Snow adventures

February 10th, 2014

Yesterday there was the biggest snowstorm in the last twenty years in Kanto, and I was caught right in the middle of it. This is a short report of my 36 hour adventure.

My father and his son were visiting me for two weeks, and supposed to leave on the Saturday. It dawned a snowy morning, and maybe much of this would have been averted if I had checked the weather forecast beforehand, but that is spilled milk.

We had a nice lunch in Tsukuba, and got on the bus to the airport. It was snowing quite a bit. During the ride, my dad’s wife called, warning that the flight had been canceled. Since we were already midway to the airport, I decided not to worry about it until we got there.

At the airport, the company changed my dad’s flight to another leaving at the same time. I thought it was settled. We waited a bit, said our goodbyes at the security gate, and I headed to the return train.

That was when the troubles started piling up.

Read the rest of this entry »

A Link To The Past 2

January 19th, 2014

Felipe was playing a zelda game in his 3DS, and while watching him play, I had this nagging deja-vu like feeing:

- That map you’re playing, It reminds me a lot of LttP.

- Yes! It is because this is Link to the past 2!

I knew that nintendo had released a new Zelda, but I didnt realize it was the continuation of one of my childhood’s favorite games (and my first SNES title). I guess I know what is next in my to-play list.

Talking about to-play games, the latest Humble Bundle has a suberb collection. To The Moon was a fantastic game. The story is really interesting, and should make you stop and reflect about your own life. Some people complain that this game has too little “game” in it, but in my opinion, maybe it has too much. Or too put in a better way, the few game-like elements were a bit disconnected from the narrative, which felt distracting sometimes. But overall it was worth it.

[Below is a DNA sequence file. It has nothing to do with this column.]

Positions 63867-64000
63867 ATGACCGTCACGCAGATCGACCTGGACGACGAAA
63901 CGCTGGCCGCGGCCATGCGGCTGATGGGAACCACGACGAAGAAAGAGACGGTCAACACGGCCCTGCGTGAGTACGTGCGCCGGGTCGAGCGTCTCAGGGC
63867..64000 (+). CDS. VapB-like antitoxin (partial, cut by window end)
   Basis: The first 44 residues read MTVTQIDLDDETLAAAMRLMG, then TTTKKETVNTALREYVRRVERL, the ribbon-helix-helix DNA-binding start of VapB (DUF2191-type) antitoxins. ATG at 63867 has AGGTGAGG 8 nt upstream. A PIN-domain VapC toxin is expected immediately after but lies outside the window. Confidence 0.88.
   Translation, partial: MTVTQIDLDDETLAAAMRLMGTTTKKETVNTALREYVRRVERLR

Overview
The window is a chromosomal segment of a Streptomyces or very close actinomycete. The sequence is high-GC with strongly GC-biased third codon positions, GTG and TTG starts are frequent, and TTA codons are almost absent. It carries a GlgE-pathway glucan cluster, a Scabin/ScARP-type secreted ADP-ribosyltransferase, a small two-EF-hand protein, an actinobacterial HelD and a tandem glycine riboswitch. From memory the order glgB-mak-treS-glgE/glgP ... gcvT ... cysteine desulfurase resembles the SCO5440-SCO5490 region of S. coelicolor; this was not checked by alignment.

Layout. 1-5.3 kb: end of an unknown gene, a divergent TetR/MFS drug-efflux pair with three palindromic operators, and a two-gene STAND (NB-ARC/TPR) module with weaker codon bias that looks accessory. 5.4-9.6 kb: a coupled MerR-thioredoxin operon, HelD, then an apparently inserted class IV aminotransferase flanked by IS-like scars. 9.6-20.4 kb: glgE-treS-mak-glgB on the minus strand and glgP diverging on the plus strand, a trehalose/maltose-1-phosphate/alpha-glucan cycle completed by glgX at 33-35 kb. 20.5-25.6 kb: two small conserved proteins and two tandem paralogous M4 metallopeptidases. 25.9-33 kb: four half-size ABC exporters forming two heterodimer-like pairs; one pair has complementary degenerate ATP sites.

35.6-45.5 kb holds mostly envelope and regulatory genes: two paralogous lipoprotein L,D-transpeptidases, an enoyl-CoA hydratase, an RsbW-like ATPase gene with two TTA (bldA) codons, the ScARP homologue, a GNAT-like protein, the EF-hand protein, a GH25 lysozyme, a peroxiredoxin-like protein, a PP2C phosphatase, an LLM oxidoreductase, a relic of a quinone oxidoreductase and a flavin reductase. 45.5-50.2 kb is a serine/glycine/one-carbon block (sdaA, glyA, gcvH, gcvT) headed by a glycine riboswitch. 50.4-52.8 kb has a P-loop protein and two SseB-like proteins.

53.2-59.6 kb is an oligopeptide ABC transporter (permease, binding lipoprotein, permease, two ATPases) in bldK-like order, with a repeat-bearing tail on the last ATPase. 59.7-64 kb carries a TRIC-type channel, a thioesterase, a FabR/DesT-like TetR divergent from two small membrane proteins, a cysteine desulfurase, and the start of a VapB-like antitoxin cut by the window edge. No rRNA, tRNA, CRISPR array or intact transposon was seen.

I wonder if I would change my memories before death. I feel more like I would just like to let someone else experience them – a bit “speaker for the dead” style.

Also the bundle has Surgeon Simulator 2013 and Reus, two fun games. The others I havent played yet.

Otakus

December 2nd, 2013

This past two weekends I took some university students for programming contests in Japan and Taiwan. After two heavy weekends, the first thing they were doing once they were back in the train back home was to check the upcoming local contests.

I have always prided myself on having a wide variety of hobbies and interests. But that comes at a price that I am not particularly good at any of them. I will easily climb the first few steps of the learning curve, but I rarely commit the time or resources necessary when the difficulty becomes steep. Instead I move on to the next interesting thing.

Of course, this means that I am never completely lost towards new situations, and I fell I have the ability to pick up a new skill relatively quickly. On the other hand, when I am among people who dedicate themselves to some kind of task, I also fel that I often fall behind quickly.

A runner of difficulty curves, not a climber. I was wondering this weekend if this “jack of all trades” attitude was really the way to go.

High school level research

September 7th, 2013

Yesterday I gave an invited lecture to a local high school on Artificial Intelligence. After the lecture, three students came to ask me if it was possible to make a robot that would love a human.

That was not the only question, of course. I was asked about robot emotions, robot animals, flying robots, etc. One student asked my favorite SF books, which made me quite happy. The most “technical” question came from a student who asked me to detail how AI is used to detect spam mail.

These students reminded me why I started to study CS, artificial intelligence, and genetic algorithms in the first place. Robotics was for my generation what the Space Race was for the previous one. My first PhD proposal was on trying to teach robots to learn from the example of other robots, using ants and children as inspiration.